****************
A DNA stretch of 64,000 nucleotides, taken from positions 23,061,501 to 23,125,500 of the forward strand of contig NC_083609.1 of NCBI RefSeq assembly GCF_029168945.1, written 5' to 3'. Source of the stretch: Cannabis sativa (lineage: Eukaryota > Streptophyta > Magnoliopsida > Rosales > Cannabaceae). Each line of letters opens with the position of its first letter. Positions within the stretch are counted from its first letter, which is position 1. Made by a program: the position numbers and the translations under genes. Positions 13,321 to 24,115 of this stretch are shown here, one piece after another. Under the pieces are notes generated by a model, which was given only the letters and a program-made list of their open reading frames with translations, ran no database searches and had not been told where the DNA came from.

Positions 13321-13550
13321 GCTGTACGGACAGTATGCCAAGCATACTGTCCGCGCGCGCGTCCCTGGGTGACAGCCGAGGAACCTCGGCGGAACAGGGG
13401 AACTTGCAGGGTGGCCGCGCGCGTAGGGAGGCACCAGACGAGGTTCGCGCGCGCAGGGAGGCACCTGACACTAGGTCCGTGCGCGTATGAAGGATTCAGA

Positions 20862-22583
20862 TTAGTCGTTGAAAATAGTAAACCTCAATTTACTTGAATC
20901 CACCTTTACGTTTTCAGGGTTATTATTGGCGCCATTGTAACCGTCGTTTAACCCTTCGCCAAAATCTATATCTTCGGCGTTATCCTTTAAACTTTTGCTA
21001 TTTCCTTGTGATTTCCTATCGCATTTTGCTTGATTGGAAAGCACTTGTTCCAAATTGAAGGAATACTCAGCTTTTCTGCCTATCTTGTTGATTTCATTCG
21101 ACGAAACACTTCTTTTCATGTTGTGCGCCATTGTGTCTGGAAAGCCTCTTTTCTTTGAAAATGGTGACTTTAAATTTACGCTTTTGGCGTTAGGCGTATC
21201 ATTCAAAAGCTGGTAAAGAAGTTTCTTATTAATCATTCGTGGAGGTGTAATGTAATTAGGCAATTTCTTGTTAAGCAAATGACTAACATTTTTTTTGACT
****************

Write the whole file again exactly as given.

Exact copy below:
A DNA stretch of 64,000 nucleotides, taken from positions 23,061,501 to 23,125,500 of the forward strand of contig NC_083609.1 of NCBI RefSeq assembly GCF_029168945.1, written 5' to 3'. Source of the stretch: Cannabis sativa (lineage: Eukaryota > Streptophyta > Magnoliopsida > Rosales > Cannabaceae). Each line of letters opens with the position of its first letter. Positions within the stretch are counted from its first letter, which is position 1. Made by a program: the position numbers and the translations under genes. Positions 13,321 to 24,115 of this stretch are shown here, one piece after another. Under the pieces are notes generated by a model, which was given only the letters and a program-made list of their open reading frames with translations, ran no database searches and had not been told where the DNA came from.

Positions 13321-13550
13321 GCTGTACGGACAGTATGCCAAGCATACTGTCCGCGCGCGCGTCCCTGGGTGACAGCCGAGGAACCTCGGCGGAACAGGGG
13401 AACTTGCAGGGTGGCCGCGCGCGTAGGGAGGCACCAGACGAGGTTCGCGCGCGCAGGGAGGCACCTGACACTAGGTCCGTGCGCGTATGAAGGATTCAGA

Positions 20862-22583
20862 TTAGTCGTTGAAAATAGTAAACCTCAATTTACTTGAATC
20901 CACCTTTACGTTTTCAGGGTTATTATTGGCGCCATTGTAACCGTCGTTTAACCCTTCGCCAAAATCTATATCTTCGGCGTTATCCTTTAAACTTTTGCTA
21001 TTTCCTTGTGATTTCCTATCGCATTTTGCTTGATTGGAAAGCACTTGTTCCAAATTGAAGGAATACTCAGCTTTTCTGCCTATCTTGTTGATTTCATTCG
21101 ACGAAACACTTCTTTTCATGTTGTGCGCCATTGTGTCTGGAAAGCCTCTTTTCTTTGAAAATGGTGACTTTAAATTTACGCTTTTGGCGTTAGGCGTATC
21201 ATTCAAAAGCTGGTAAAGAAGTTTCTTATTAATCATTCGTGGAGGTGTAATGTAATTAGGCAATTTCTTGTTAAGCAAATGACTAACATTTTTTTTGACT